St Bartholomew’s Hospital, Smithfield

Images courtesy © Bishopsgate Institute

You might like to read these other nocturnal stories

The Nights of Old London

On Christmas Night in the City

Night at the Brick Lane Beigel Bakery

Night at The Spitalfields Market, 1991

Night in the Bakery at St John

On the Rounds With The Spitalfields Milkman

17 Responses leave one →
  1. October 25, 2015

    The photos took me on a magical journey today – they are wonderful. Valerie

  2. October 25, 2015

    Spectacular and gloriously moody. Thanks for posting these!

  3. gabrielle permalink
    October 25, 2015

    Such evocative photos…Thanks for bringing them to light!

  4. Jonathan Taylor permalink
    October 25, 2015

    These are stunning images.
    The printing method and the blue definitely adds to the mystery of the peopleless night, presumably looking that way from the long exposures he would have used.
    Thank you so much for bringing this to us.

  5. October 25, 2015

    Is the view ‘From Villiers St’ of Watergate Walk next to Gordon’s Wine Bar?

  6. October 25, 2015

    Stunning photographs. The way the light fans out in the one of St Bartholomew’s is amazing. By the way, Rembrandt’s Rest on the flight into Egypt reminds me of one of my favourite paintings, a nightscape by Richard Dadd; it can be viewed here:,_the_halt_in_the_desert.aspx

  7. Sue permalink
    October 25, 2015

    Stunning photographs, thank you for sharing them with us.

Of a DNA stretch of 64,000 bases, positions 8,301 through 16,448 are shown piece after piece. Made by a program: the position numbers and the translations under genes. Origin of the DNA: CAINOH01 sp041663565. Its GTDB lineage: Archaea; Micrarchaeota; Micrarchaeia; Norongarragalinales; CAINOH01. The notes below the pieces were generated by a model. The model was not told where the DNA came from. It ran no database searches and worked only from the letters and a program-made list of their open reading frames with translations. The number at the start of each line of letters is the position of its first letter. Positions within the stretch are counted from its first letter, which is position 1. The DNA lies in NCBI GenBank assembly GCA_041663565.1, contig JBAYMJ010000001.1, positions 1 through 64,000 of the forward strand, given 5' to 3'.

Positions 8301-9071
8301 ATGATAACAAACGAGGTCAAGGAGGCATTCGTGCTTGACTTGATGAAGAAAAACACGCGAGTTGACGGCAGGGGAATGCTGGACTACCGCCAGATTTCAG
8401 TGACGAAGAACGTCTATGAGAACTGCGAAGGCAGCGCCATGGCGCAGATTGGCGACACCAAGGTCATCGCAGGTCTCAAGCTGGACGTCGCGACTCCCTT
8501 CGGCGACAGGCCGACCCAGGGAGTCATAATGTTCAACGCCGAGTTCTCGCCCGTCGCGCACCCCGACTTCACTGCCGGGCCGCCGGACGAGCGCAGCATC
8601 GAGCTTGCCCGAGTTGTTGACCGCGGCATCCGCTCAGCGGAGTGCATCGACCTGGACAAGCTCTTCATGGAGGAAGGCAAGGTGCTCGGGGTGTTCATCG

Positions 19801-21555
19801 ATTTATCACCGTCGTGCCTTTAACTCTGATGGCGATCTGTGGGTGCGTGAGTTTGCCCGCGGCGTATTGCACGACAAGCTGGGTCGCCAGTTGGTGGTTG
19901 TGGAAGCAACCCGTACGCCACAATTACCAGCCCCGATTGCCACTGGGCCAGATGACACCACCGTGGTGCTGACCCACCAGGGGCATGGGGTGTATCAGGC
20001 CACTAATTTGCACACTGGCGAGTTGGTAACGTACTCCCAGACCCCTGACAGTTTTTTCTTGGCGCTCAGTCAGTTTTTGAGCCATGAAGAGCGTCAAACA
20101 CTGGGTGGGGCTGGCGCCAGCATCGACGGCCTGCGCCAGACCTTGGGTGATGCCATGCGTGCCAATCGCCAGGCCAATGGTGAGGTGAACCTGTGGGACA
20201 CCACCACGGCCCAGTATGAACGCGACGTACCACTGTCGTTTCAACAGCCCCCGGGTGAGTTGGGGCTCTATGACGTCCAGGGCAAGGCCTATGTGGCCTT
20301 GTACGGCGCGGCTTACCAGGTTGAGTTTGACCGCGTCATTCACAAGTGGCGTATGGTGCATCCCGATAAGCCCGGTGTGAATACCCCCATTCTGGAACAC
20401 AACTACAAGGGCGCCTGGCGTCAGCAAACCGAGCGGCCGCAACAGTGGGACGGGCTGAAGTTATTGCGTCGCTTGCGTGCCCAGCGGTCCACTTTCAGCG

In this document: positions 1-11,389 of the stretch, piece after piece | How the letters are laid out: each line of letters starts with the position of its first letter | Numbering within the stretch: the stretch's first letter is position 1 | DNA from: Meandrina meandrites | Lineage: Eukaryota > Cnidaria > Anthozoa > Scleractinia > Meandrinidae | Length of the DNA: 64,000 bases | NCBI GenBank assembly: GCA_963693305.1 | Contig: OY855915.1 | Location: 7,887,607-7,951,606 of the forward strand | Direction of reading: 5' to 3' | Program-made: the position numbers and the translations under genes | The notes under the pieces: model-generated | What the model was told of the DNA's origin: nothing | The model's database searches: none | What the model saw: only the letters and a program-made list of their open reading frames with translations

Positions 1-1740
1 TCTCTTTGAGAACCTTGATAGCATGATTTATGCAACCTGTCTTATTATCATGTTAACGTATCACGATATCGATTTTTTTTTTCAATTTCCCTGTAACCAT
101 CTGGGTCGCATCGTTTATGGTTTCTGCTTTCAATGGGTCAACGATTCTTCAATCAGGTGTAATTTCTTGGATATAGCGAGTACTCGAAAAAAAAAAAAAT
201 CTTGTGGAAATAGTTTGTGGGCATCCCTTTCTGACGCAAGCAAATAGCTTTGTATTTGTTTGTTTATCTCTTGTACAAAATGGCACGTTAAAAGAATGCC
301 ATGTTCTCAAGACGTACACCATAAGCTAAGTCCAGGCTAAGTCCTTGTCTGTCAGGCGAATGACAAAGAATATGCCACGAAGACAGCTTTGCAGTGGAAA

8. October 25, 2015

    Simply wonderful. Thank you for enriching our lives!

  9. October 25, 2015

    Marvelous, evocative and moody images. Thank you for highlighting them.

    I’m very partial to the silvery night paintings of Victorian artist John Atkinson Grimshaw, such as ‘Greenwich Half Tide’ Whistler said of him, ‘I considered myself the inventor of Nocturnes until I saw Grimmy’s moonlit pictures.’

  10. Jill permalink
    October 25, 2015

    Lovely, atmospheric. But am I alone in expecting Dr Who to appear around a corner? William Hartnell’s era, I think.

  11. Jude permalink
    October 25, 2015

    All atmospheric but particularly like St Botolph.

  12. October 25, 2015

    Wonderful indigo inky shots and Regent Street looks like a river! Thank you GA for these hidden nighttime city shots!

  13. October 25, 2015

    On the 17th April 1951 I went to my first day of my working life to 35 Great St Helens Bishopsgate, EC3, Is this the St Helens Bishopsgate shown in that photograph? It doesn’t seem to strike any cords in my memory.

  14. October 27, 2015

    Marvellous photographs.

  15. October 28, 2015

    Superb! Has the ‘Street Corner’ been identified?

  16. Stephen Barker permalink
    December 5, 2015

    Beautiful photographs, the light effects and composition are wonderful. There is something mysterious about towns and cities in the small hours of the night.

  17. Jennifer Dunlop permalink
    March 17, 2020

    I would be interested in talking to you about Harold Burdekin as I inherited many of his photographs as he worked with my father. Please email me if you would like to talk. J D